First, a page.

Well, mzybe not so cool: Sanskrit script?

Robert Zydenbos zydenbos at UNI-MUENCHEN.DE
Tue Jan 5 20:26:17 UTC 2010

Op 05.01.10 17:34 schreef Walter Slaje:

>> The standardized use of Nagari for Sanskrit should be seen in the 
>> wider context of linguistic innovation in the nineteenth century.
> [...]
> This may be true in general, but I find it difficult to apply the 
> above criteria to Kashmir.
> [...]
> Second, Kashmir was never under British rule,
> and third, Hindi played no role there at all and can therefore not be 
> seen in the context of a linguistic innovation.
> The manuscripts in old Kashmiri I am aware of are written in Sharada.
> Modern Kashmiri is commonly written in the Urdu script - as a 
> successor to the Persian characters in use for Persian texts in late 
> medieval times, but significantly enough not in Devanagari.

I think a misunderstanding has crept in. I quoted Chatterji's book about 
Hindi merely for his argument how Hindi in Nagari script was 
popularized: namely, (a) that Nāgarī had already popularly been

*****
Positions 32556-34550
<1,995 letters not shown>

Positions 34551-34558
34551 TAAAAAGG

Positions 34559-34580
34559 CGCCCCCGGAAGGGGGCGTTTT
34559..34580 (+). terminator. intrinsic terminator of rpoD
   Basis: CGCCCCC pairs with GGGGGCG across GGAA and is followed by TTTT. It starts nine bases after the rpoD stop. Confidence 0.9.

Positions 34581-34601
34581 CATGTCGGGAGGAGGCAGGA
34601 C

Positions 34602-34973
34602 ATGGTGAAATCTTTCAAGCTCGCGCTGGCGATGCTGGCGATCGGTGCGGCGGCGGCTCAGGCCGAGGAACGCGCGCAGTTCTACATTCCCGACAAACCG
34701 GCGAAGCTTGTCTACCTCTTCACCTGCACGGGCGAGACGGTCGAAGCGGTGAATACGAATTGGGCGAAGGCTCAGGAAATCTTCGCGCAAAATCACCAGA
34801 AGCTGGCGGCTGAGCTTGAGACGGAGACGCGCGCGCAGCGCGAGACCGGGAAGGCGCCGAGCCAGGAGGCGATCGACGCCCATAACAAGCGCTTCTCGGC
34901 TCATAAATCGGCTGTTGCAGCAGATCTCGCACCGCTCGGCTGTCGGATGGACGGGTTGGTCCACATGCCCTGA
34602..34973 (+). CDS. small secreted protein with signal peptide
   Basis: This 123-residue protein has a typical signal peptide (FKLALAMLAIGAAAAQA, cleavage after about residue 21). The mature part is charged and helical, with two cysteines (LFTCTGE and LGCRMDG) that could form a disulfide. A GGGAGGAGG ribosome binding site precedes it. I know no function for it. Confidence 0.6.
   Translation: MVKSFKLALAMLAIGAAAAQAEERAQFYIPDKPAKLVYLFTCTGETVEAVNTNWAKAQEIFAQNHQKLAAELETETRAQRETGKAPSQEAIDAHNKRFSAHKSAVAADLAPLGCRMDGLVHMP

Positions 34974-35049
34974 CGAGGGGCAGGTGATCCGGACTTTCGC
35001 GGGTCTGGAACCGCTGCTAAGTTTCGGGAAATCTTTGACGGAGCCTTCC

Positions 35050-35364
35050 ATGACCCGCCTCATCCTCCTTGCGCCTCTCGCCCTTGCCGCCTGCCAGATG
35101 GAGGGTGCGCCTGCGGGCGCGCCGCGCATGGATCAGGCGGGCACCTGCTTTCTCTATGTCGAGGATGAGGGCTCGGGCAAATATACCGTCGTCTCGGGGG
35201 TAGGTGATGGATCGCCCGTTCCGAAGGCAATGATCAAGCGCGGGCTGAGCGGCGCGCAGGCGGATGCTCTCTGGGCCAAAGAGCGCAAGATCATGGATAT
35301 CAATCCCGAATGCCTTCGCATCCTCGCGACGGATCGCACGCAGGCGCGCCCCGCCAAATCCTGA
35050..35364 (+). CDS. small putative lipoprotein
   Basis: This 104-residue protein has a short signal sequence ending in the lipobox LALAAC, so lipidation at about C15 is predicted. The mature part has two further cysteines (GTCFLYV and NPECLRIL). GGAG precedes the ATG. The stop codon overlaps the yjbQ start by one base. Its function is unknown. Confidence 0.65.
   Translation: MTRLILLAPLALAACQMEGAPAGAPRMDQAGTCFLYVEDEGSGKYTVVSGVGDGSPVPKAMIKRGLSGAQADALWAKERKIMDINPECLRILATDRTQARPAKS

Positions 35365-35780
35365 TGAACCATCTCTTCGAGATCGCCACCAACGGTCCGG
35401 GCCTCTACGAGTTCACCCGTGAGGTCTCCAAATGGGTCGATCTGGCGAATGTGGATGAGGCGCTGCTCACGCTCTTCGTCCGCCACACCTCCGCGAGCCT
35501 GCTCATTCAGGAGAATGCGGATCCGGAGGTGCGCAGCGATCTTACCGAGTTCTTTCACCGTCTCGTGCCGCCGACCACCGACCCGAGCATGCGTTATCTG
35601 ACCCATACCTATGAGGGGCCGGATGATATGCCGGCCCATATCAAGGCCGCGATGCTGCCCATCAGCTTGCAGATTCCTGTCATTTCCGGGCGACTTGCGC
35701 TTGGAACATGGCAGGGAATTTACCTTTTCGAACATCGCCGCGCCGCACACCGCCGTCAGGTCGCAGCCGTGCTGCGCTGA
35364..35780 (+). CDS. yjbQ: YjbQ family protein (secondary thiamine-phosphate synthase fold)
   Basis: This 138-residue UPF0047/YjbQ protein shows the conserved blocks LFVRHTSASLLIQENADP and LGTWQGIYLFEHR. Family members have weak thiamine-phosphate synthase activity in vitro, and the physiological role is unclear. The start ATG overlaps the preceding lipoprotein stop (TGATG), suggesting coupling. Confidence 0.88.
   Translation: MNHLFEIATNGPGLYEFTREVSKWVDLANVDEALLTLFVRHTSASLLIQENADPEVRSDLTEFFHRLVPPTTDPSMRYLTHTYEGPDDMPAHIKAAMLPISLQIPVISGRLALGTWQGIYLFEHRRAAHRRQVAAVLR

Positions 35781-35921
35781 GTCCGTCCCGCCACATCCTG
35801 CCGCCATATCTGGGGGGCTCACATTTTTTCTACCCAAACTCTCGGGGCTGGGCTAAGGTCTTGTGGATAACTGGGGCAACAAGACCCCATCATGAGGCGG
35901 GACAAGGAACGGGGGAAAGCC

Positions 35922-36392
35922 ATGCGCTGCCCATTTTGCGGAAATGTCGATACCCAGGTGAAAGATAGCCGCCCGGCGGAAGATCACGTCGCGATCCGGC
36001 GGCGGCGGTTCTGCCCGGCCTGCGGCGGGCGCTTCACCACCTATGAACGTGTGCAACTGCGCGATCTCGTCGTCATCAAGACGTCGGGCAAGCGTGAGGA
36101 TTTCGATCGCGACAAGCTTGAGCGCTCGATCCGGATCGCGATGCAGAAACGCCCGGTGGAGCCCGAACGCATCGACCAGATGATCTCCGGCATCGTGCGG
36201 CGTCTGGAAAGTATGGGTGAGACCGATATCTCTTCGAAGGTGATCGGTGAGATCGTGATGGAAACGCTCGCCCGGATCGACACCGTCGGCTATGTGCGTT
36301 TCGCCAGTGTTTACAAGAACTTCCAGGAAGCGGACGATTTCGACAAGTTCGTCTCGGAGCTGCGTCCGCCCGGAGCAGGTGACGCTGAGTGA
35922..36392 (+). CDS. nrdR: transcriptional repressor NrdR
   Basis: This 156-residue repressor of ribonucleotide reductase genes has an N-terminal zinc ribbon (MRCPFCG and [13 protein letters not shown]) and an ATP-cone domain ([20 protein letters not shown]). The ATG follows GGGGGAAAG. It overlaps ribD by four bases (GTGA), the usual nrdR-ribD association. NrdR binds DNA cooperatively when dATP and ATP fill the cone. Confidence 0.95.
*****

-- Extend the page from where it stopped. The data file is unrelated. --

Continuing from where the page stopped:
associated with 'devabhāṣā', i.e., Sanskrit, and (b) that this was an 
innovation during British rule. (The spread or non-spread of Hindi is 
not relevant here - the spread of Nagari is.)

Actually, what you mentioned in your earlier message ("Devanagari was 
not used in Kashmir until it was established under Hindu (Dogra) rule 
(second half of the nineteenth century)") only supports my assumption 
for the whole of India:

[before the 19th c.: diversity] Skt. in many scripts (e.g., in Sarada 
script in Kashmir, used for Kashmiri) --> [latter half of 19th c.: 
uniformity] Skt. in Nagari (a previously unknown and unused script, an 
innovation that was introduced from outside)

The interesting question is: why did the situation under Dogra rule 
change? My guess is that the Sanskritists of Kashmir simply wanted to 
join the newly established convention in British India, because they 
recognized its usefulness.

Meanwhile, to end on a more scurrilous note: the myth that Nagari is 
'Sanskrit script' seems thoroughly entrenched now. In Karnataka I knew 
three brothers in a brahmin family: the youngest was modern and signed 
his name in 'English script' (āṃgla lipi); the middle one was more 
conservative and signed his in Kannada script; the eldest and most 
orthodox thought that as a brahmin, he ought to sign his in 'Sanskrit 
script' - Nagari. I probably need not add that the eldest brother was 
not a great Sanskrit scholar.



Prof. Dr. Robert J. Zydenbos
Department fuer Asienstudien - Institut fuer Indologie und Tibetologie
Universitaet Muenchen
Tel. (+49-89-) 2180-5782
Fax  (+49-89-) 2180-5827

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